Tuesday, September 20, 2011

Said it once say it a thousand times

For anyone that reads this blog it is no secret that my daughters pregnancy was rough to say the least.  You can read it HERE if you have not already.  In my most scared, terrified moments I would go to one of the last places I ever thought I would go, Babycenter.  Why would I not want to visit a website solely dedicated to pregnancy and children?  Because it would remind me of how abnormal my pregnancy was every time I would log in and see another stupid update in my birth month club about whether to name the baby Bethany or Jasmine, or if the slice of deli meat they ate that day was going to do irreparable harm to their unborn child.  All of these women were so excited and thinking about all the fun, carefree stuff that you should be thinking about during your second trimester and I was waiting on CVS results and fetal echos, micro arrays, and level II ultrasounds.  I just wanted to scream and smash my computer when someone would complain that they wanted a boy and they just found out it was a girl.  I mean didn't they know that they were lucky that nobody found anything "wrong" with their baby?  Couldn't they just be happy that they didn't have to sit around feeling a baby move inside of them that they just COULD NOT BOND with due to all anxiety caused by the prenatal testing?
Luckily for me I found several boards on Babycenter that were full of moms that were traveling the same crappy road that I was on.  All of us for different reasons but all of us had the same fears and anxieties, and I am a firm believer that as awful as it sounds, misery DOES love company.  I got endless comfort from these women's kind words and encouragement. They let me believe that even in the most tear filled, breathless, terrified moment  that I could get through this.  Reading those posts was just about the only time that I would feel as if things could possibly work out OK.  I never forgot about all those Moms and moms-to-be and the day that Isabella was born I made sure to return to that board and post MY story so that someone else could find comfort and maybe a moment of optimism in one of their darkest times.  When I found that I was returning to that board often, sharing any information or wisdom that I had gathered during my pregnancy I decided to start a board of my own.  One just for mothers that were given the same prenatal diagnosis of a elevated Nuchal translucency.  I really can't explain how much I feel for these moms.  It may seem like wallowing or reliving a horrible moment to some people but I find that it is the most grounding thing.  It is very easy during a rough patch in life to say things like, "If this works out fine then I will be a better person" and as soon as things are looking up you are right back to bitching about the weather and the laundry.  Every time I go onto that board and read another post from a mom who has just received the devastating news that something could be wrong with their baby I am reminded of how fortunate I am.  I am reminded that before this I was very ignorant and foolish to think that "these" things only happened to "other" people .  Even the fact that I had a sibling born with Spina Bifida wasn't enough for me to realize that pregnancy doesn't always go picture perfect.  When you find out that you are pregnant you give up the right to have control over what is in store for you.  Whether you will have a boy or a girl, brown hair or red hair, colicky or quiet, brain surgeon or taxi driver, 46 or 47 chromosomes.  There is so much to be grateful for every single day and as much as I like to think that I bring them some hope on one of their hardest days it is actually them that give me a strong consciousness about life and what really matters and I can assure you deli meat is not the end of the world.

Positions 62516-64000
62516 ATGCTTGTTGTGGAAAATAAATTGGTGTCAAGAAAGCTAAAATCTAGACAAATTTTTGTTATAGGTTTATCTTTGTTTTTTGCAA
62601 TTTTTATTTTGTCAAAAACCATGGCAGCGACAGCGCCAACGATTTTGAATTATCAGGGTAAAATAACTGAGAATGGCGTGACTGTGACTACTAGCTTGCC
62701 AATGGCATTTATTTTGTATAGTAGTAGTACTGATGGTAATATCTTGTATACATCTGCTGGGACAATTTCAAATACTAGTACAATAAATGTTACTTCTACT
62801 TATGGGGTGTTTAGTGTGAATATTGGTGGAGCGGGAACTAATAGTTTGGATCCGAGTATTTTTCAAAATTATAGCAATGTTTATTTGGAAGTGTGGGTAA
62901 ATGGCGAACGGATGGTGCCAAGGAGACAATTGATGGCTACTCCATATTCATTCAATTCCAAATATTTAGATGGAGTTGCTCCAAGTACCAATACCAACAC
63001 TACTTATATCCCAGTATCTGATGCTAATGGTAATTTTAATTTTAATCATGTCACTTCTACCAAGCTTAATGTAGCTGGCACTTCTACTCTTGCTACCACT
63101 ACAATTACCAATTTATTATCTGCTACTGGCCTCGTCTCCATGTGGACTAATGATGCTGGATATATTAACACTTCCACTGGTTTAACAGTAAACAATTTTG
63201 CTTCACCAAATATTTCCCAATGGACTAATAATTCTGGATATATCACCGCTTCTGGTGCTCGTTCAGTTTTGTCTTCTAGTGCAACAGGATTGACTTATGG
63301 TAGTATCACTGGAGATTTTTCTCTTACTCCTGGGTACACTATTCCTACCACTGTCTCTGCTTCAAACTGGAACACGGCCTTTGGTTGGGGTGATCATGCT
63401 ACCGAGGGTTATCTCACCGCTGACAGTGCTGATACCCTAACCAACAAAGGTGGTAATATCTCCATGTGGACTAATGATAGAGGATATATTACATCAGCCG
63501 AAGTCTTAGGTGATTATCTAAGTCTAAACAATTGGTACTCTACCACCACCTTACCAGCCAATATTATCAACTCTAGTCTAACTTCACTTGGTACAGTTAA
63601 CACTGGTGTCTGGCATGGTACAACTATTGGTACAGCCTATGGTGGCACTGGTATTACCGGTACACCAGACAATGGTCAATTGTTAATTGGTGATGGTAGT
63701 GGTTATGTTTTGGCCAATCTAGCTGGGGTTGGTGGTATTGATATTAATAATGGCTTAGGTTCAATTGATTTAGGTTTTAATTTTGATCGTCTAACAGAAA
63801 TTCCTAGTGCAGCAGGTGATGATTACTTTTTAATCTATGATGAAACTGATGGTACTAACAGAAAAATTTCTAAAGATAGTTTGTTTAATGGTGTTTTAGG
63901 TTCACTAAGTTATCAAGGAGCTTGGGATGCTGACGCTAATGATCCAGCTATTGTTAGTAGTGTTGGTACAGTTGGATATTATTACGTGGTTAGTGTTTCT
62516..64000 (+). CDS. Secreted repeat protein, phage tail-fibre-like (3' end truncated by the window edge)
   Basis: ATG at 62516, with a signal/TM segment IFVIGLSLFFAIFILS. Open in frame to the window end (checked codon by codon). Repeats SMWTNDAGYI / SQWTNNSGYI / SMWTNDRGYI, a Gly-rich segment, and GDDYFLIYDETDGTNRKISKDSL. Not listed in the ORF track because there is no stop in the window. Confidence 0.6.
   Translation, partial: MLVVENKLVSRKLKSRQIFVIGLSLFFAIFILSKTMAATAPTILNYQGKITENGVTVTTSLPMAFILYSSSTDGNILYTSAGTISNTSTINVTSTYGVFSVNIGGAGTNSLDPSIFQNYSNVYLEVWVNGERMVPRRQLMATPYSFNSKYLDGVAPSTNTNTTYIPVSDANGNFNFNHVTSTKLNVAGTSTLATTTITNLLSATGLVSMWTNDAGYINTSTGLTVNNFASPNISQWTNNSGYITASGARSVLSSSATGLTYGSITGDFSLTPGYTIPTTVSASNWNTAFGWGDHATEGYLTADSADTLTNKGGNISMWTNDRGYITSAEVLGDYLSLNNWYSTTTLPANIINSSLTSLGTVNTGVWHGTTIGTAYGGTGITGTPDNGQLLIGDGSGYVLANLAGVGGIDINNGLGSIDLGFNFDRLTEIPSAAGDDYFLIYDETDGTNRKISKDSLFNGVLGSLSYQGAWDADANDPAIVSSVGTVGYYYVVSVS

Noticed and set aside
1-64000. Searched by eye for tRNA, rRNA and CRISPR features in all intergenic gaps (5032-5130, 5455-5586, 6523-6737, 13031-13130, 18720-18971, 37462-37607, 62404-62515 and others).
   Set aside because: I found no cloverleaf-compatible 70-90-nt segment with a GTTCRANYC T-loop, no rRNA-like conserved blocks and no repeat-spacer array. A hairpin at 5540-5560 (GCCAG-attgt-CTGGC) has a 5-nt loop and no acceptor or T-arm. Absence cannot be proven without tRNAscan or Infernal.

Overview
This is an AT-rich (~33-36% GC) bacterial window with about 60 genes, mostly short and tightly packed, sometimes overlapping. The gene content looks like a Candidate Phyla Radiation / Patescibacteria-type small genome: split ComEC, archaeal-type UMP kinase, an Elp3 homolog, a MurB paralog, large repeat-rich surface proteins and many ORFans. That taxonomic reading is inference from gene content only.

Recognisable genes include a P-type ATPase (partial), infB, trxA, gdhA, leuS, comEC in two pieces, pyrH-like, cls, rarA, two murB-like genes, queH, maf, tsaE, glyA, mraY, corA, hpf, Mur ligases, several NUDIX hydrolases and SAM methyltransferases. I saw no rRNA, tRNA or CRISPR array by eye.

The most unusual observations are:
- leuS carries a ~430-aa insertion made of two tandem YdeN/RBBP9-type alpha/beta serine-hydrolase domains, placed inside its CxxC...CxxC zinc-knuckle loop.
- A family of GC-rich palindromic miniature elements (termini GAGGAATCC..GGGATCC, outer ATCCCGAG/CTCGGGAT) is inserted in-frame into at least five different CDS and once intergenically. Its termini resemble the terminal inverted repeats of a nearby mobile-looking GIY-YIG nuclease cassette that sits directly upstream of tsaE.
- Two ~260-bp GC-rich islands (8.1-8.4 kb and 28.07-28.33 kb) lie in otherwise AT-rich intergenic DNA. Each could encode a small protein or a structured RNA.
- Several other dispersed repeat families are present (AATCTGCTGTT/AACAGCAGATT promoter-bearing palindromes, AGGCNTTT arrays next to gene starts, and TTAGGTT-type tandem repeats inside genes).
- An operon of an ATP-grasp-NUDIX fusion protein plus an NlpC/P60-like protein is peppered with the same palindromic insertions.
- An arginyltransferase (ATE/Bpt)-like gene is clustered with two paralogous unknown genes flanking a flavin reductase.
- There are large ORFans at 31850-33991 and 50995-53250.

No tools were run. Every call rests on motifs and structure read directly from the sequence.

In the moment that I laid eyes on that little girl it wouldn't have mattered if something was "wrong".  It was like all the anxiety turned to love and boy let me tell you, that was a whole lotta love baby.

1 comment:

  1. Thanks for linking to your pregnancy and birth story, Michelle. I read it in it's emotional entirety. It's so so good of you to be there for women in a similar situation, as a positive light.

    When I had my first ultrasound for viability I found out I was pregnant with twins, however, they immediately informed me that they were concerned about twin to twin transfusion syndrome - which has a high death/failure to thrive rate for one or both fetus. It was terrifying. A few weeks and many doctors and specialist later, they did find the separation they were looking for and it was fine, but those weeks were hellish.